Utah man creates clothing line catering to chronically ill

By Jed Boal, KSL TV | Posted - Jun. 22, 2019 at 11:26 a.m.

ROY — A Utah man who understands the battle with chronic illness came up with a product specifically designed for those patients.

Dax Francis wanted to provide more comfort and dignity for patients fighting chronic illness. Those battling illnesses like cancer or kidney disease endure physical and emotional struggles most of us cannot comprehend.

“We want to help people get out there, and feel not so alone,” said Francis.

The Roy resident has battled kidney disease for most of his life. Francis was diagnosed at age 12, and had a kidney transplant at age 20. Seven years later, he’s still on dialysis and will eventually need another new kidney.

“You’re chained to a machine,” he said of his predicament. “You have no freedom. You have to go (to the doctor). Otherwise, you will die.”

He has transitioned to home dialysis, but he used to go to the hospital daily as a teenager. Until he got the home dialysis machine six months ago, he had to go to a center three times a week.

“I had to be disrobed. I had to expose myself, and that was a constant,” said Francis.

He said that he and other chronically-ill patients, out of necessity, were far too often poked with needles, and probed with tubes — to the point of discomfort and embarrassment.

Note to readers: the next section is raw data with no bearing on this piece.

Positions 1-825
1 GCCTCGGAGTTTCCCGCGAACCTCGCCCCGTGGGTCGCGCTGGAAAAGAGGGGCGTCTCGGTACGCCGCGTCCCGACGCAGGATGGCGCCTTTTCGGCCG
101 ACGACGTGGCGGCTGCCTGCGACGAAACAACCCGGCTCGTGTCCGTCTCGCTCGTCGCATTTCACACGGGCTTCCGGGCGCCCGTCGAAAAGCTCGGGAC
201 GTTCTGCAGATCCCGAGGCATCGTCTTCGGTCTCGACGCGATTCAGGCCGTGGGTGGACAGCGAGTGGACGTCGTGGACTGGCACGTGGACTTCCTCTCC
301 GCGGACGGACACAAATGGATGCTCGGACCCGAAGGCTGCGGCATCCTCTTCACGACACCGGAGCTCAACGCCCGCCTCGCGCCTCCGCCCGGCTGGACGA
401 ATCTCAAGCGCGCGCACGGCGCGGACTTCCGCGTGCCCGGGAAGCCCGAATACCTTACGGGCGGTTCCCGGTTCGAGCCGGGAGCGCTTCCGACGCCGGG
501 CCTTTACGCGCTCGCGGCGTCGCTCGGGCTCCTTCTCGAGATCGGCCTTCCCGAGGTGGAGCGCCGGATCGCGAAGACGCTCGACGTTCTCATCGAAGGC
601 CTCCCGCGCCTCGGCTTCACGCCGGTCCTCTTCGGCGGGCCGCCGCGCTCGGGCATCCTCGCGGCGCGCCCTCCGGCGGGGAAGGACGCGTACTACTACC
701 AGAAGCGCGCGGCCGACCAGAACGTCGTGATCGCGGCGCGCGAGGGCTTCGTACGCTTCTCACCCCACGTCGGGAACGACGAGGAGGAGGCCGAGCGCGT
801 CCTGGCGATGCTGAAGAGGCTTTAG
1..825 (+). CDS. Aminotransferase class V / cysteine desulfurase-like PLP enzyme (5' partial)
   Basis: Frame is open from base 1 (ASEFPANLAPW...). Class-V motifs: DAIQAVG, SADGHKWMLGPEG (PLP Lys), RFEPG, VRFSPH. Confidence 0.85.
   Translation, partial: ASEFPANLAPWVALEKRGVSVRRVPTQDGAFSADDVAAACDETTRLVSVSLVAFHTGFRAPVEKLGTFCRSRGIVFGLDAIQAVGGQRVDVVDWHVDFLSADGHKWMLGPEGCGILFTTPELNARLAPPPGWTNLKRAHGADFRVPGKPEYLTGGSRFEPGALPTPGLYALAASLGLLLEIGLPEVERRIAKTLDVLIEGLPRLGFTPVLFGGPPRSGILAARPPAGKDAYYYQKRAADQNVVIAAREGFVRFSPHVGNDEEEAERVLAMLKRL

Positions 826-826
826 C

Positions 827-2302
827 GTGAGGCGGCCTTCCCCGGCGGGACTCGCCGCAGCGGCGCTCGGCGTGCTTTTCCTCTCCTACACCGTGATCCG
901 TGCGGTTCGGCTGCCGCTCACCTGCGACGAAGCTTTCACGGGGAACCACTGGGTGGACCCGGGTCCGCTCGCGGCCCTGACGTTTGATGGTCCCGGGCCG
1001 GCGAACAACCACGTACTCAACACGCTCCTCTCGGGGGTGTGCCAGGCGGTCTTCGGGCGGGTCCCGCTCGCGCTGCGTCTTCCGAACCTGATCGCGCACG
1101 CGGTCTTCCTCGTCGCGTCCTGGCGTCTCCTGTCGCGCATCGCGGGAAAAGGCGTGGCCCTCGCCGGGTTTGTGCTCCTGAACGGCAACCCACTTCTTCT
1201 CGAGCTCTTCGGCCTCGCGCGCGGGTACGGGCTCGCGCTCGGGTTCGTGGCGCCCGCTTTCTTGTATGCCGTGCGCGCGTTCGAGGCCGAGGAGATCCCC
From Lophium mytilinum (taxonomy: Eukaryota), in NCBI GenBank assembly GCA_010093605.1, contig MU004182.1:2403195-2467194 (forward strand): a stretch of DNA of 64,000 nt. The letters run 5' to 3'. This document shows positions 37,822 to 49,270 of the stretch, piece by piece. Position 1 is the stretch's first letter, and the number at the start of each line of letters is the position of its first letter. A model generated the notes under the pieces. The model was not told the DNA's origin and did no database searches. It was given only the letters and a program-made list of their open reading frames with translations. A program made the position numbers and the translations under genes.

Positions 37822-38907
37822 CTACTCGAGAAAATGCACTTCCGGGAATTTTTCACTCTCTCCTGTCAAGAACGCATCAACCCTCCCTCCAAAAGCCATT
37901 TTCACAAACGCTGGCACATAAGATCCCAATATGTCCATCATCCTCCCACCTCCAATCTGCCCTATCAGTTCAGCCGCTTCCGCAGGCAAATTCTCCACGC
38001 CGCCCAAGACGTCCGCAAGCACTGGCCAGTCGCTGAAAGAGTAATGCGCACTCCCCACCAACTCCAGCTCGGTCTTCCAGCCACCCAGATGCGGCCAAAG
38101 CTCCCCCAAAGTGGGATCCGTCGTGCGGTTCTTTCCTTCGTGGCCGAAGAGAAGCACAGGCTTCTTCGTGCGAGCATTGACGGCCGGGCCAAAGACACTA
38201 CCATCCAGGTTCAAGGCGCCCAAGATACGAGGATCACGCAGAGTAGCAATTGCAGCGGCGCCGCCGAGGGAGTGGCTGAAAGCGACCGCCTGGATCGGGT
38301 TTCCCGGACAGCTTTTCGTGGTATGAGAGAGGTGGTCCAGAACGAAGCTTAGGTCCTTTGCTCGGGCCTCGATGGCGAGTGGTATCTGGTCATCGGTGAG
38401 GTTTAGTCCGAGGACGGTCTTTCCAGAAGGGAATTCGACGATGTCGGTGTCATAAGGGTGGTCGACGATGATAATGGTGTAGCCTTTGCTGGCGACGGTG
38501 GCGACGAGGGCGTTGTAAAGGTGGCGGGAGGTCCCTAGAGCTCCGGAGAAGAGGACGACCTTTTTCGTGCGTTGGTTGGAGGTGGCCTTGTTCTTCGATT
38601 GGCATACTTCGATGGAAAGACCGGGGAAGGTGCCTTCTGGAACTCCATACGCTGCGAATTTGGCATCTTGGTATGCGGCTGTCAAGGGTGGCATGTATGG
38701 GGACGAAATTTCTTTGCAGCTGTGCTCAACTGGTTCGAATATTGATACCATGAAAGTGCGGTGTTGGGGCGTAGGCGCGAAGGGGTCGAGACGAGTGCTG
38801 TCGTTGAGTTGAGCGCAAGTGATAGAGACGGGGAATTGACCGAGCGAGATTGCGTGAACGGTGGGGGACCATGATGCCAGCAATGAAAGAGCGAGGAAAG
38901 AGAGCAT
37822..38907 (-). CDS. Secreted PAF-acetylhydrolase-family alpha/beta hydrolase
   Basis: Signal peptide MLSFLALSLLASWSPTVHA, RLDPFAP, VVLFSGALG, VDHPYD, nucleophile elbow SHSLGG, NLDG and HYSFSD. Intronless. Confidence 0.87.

“Just very dehumanizing,” he said.

Hooked to his machine, Francis realized he was perfectly qualified to make clothes to help chronically-ill patients. When he thought about how he’d rather be dressed for that experience he knew he could create something better.

“I can provide comfort and support in a way that no one else can because I’ve been there,” he said. “I’ve seen it. I’ve experienced it firsthand. I live it every day.”

What he came up with is IVYE Wear — T-shirts, sweatshirts and pants that have access zippers help make the fight against illness more comfortable and dignified. The name is a positive spin on IV infusions, he said.

“I can unzip right here,” he said, demonstrating a long zipper on the shoulder of a sweatshirt running from shoulder to wrist. “I can have my arm easily accessible and still be warm and comfy during treatment.”

There are similar zippers in other areas of the clothes that create easy access for ports, catheters and other instruments.

The fabric is very soft. It’s a cotton blend with some spandex in it. Francis said they went through a lot of trial and error to make sure that the fabric against the patient’s skin would be exceptionally soft.

“Everything is designed to make chronic illness patients' lives easier,” he said.

You can find IVYE Wear online at ivye.com. The product line includes T-shirts, sweatshirts and pants, in three different colors, ranging in price from $75 to $100.

He said the clothes made it a bit easier for patients fighting for their health.

“You don’t see that struggle,” said Francis. “But, we have to learn how to live in that struggle every day.”

Jed Boal

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